Those of us pondering our employment options, or the lack thereof, have no doubt heard or read advice from various “experts” touting the rewards of self employment.
If you don’t like your present position, can’t find suitable employment, or simply can’t beg enough hours to fund your gluten-free groceries, the experts crow, invent your own job. Start your own business.
It’s just that simple. (Cue finger snap).
Well, not really. But who’s going to listen to you or read your blog if you emphasize the challenges?
There’s abundant competition in Portland, where, as we’re told, young people move to retire (or open food carts, build custom bikes, or launch adult kickball leagues).
Or create a hybrid of sorts, as one fellow I saw last summer at OMSI’s Inventor’s Fair managed by allowing customers to pedal power a blender to make their own smoothies. Can’t get much greener—or “Portlandia”ier than that!
In an article picked up by Mac’s List (of which I’m a big fan), Laura Schlafly, a breezy career guru (in both senses) who blogs at Laura@CareerChoicesWithLaura.com, extols the virtues of ‘free agency”; for the uninitiated, this is an upbeat term for working as an independent contractor in a given field such as, ahem, writing blog posts.
In fact, the article cites Elance.com, of which I’m marginally a member, as “ a great web portal where free agents can hang out a virtual shingle and where potential clients can post the jobs.” I have to differ with the “great.” I see Elance.com as a higher-end content mill that pays peanuts to would-be writers desperate for bylines and experience. Nothing *wrong* with that, if you have your eyes open. I suspect the situation echoes Elance’s other professional categories.
I’ve never scored a writing or editing assignment; neither, however, have I put much effort into it. It’s hard to take seriously a site for professional writers that seeks bidders whose first language is English and who know grammar and how to beat plagiarism-detection software.
Pollyannish about free agency prospects for the “mal-,” or unemployed, the article notably omits temping from this category, as being subject to the whims of recruiting agencies, fixed-length, no-benefit contracts and predetermined levels of pay.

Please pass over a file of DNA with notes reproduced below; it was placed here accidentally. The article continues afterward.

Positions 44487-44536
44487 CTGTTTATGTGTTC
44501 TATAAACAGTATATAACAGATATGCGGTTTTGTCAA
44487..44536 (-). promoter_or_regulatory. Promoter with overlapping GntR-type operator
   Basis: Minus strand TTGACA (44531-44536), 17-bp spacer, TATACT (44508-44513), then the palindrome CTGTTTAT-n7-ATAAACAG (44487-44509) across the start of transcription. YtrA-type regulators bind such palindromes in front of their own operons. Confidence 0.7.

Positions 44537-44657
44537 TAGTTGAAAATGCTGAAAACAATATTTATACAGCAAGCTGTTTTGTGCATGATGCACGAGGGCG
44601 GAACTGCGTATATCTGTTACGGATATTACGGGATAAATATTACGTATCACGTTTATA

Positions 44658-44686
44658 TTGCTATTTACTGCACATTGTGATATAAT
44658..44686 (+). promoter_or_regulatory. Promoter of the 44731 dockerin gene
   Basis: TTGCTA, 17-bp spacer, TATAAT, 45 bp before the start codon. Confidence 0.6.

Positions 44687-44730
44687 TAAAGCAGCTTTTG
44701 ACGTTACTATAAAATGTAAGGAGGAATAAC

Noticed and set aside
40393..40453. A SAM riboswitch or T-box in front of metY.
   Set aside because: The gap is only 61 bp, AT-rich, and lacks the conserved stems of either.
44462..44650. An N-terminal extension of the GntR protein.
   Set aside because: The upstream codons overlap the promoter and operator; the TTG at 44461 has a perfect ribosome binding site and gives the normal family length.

That’s reasonably logical. Such is the competition that decent temp jobs are almost as hard to find these days as lucrative freelance gigs in most fields. I speak from experience.
A teaser for the article:
“Here are four reasons you should consider becoming a free agent:
1. Changed economic conditions<http://www.macslist.org/cant-find-a-full-time-job-become-a-free-agent/>present shortened job cycles, more project work, and budget-cutbacks.
2. Attitude shifts have created acceptance of the virtual work environment.
3. The Internet gives us technology like Skype and Google Hangout.
4. Free agents can more easily avoid ageism issues.”
As a freelance writer and editor and, sort of, teacher (full-time substitute)—I can tell you it ain’t easy making ends meet, or making as much as you would with a different job in your field, more or less. It takes nerves of steel to go into business for yourself.
I’m not entrepreneurial enough to have ever tried it full time.
Those who promote themselves as “free agents” by any other name (consultant, often) on LinkedIn used to intimidate me; after having coffee with a few, however, I found that most of them, bless their souls, are struggling like many of us to stay afloat.
Success, such as eking out a reasonable living, can take years, lots of savvy and cat food (minus the cats), and adjustable expectations. If that’s you, please take a deep bow.
To read the full version, visit http://www.macslist.org/cant-find-a-full-time-job-become-a-free-agent/